Wednesday, 13 November 2019

WHITIANGA WEATHER

Rubbish horror on our beaches

Almost 900 pieces of rubbish ranging from chips packets to old shoes were recently collected at two short stretches of the Whitianga shoreline by a class of students from Dive Zone Whitianga.

The Dive Zone students and instructors were shocked at the massive haul accumulated in just 20 minutes of clean-up at Buffalo Beach and the Whitianga Harbour.

As part of their focus on the environment, DiveZone undertakes frequent clean-up operations at various points along the Coromandel coast and their eye-witness accounts suggest the problem extends across the Peninsula. Instructor, Elise Norman, said the volume of waste turning up on our shoreline is increasing and many people are not even aware that it’s happening.

“It isn’t always that obvious, but when you get in behind the rocks, it’s pretty bad.”

Elise and her students counted and documented the items to try and get a picture of where the rubbish is coming from. While a small amount is marine, the majority is household waste that is being left behind, deliberately dumped at beaches or washing up with the tide.

“We found bottles, cans, lots of plastic like chips packets and an unbelievable amount of cigarette butts,” she said. The team picked up a total of 896 pieces of waste on just a 20 - 30 metre total stretch of shoreline on 7 August, the same day visitors and locals were enjoying the spectacular sight of orcas playing in the shallows. “It’s just so sad, we have this beautiful environment that we all love, but what are we doing to look after it,” Elise added.

The haul included the following -  Soft Plastics: 311, Hard Plastics: 87, Polystyrene: 15, Cigarette Butts: 227, Aluminium Cans: 13, Plastic Bottles: 7, Bottle Caps: 26, Pieces of broken glass: 51, Foil Packaging: 30, Clothing/Shoes: 9, Odd Objects: 21 and Paper: 99.

The results of other recent clean ups at Kuaotunu and Te Karo Bay (Sailor’s Grave) north of Tairua have been equally confronting with large piles of litter retrieved from on and around the beaches. Elise, who has been doing this work for four years, said she believes the situation is getting worse.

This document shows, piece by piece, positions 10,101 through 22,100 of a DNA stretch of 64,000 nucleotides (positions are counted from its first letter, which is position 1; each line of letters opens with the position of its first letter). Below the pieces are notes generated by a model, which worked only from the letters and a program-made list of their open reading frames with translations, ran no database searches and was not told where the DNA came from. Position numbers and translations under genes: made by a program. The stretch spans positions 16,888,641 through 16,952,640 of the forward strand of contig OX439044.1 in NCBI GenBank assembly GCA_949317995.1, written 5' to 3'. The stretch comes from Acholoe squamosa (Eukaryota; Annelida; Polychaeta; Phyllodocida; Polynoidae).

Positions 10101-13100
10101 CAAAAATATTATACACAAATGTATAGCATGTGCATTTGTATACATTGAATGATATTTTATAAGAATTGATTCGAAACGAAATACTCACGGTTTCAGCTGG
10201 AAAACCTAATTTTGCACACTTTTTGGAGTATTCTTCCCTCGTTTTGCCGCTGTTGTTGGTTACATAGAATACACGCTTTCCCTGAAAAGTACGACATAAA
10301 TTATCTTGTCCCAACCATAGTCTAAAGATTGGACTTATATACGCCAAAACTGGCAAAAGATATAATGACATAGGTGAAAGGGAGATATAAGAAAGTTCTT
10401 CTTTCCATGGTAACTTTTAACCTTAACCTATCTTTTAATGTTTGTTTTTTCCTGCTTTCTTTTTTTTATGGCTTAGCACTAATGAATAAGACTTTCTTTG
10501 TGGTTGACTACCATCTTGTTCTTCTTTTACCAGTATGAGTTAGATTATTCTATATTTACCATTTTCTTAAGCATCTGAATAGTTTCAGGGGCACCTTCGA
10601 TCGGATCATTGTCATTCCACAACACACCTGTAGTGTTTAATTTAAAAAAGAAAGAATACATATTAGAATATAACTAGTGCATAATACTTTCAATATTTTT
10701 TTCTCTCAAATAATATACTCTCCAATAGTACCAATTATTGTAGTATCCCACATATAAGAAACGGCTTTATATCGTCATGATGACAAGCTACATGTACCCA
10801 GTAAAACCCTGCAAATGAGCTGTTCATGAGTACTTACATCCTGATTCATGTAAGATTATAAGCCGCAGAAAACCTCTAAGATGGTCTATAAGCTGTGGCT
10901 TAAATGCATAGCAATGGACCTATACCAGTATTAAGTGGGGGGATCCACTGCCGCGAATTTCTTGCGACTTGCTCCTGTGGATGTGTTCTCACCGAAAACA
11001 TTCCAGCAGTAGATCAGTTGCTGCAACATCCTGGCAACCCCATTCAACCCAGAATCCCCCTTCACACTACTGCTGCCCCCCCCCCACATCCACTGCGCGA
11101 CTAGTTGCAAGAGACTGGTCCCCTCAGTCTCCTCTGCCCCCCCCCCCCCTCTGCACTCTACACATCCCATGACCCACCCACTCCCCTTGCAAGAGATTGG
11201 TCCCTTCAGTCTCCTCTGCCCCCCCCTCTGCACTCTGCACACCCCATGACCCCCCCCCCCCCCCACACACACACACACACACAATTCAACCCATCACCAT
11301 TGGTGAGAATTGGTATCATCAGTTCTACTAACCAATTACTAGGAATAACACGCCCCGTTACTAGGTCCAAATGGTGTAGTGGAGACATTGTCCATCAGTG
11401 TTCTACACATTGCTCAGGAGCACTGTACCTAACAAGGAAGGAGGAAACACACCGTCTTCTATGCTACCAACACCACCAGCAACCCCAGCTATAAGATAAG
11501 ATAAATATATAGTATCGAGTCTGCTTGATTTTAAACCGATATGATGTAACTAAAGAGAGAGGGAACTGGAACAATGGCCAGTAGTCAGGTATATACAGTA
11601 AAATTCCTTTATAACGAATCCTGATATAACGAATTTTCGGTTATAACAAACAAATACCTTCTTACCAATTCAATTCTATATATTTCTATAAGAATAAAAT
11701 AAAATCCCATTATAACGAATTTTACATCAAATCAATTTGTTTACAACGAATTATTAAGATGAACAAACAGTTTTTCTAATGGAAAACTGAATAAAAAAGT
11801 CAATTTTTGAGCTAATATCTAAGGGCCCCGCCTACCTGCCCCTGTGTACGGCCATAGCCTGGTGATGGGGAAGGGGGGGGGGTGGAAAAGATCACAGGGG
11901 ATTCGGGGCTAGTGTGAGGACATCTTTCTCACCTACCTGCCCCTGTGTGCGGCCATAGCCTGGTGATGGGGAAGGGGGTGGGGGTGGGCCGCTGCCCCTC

“I don’t think people really realise how bad it is. You can come to the beach and it all looks beautiful and pristine. You may not be aware of what is out of sight. We definitely need to see more initiatives to try and address this,” she said.

As well as trying to raise public awareness by posting photos of the rubbish on their Facebook page, Dive Zone also sent the images to Thames-Coromandel District Council. DiveZone owner, Linda Bird, said the pictures told a dark story on what is washing up on our shorelines and being dropped by tourists and visitors in what we think are pristine corners of our Peninsula. 

Council spokesperson, Laurna White, speculated that the rubbish collected looked like it was either dropped at sea and washed ashore or may have ended up in street gutters and washed out to sea in stormwater drains.

“Our Council is pushing a national campaign to the public promoting the pack in/pack out message throughout our District. We are currently installing signage at spots around the District - with support from iwi, DOC, the New Zealand Transport Authority and Waikato Regional Council - about the Tiaki promise. We are also going to ramp up our general waste minimisation over the next few months ahead of the summer season,” said Laurna.

The Tiaki promise is a nationwide initiative encouraging visitors to pledge to be protectors of New Zealand during their time travelling here.

While Elise believes everyone has a collective responsibility to try and address this growing scourge, she also would like to see more leadership from government.

“I think people do care, they just often aren’t aware of how serious the issue is. If we had more initiatives where people could get involved in helping to clean up parts of our area, I think they would be willing to help out,” she said.

Pictured: Some of the 896 pieces of rubbish collected by local dive students along the Whitianga shoreline.

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The Mercury Bay Informer is a highly popular community newspaper, based in Whitianga. The paper is distributed throughout the Coromandel Peninsula, coast to coast from Thames to north of Colville.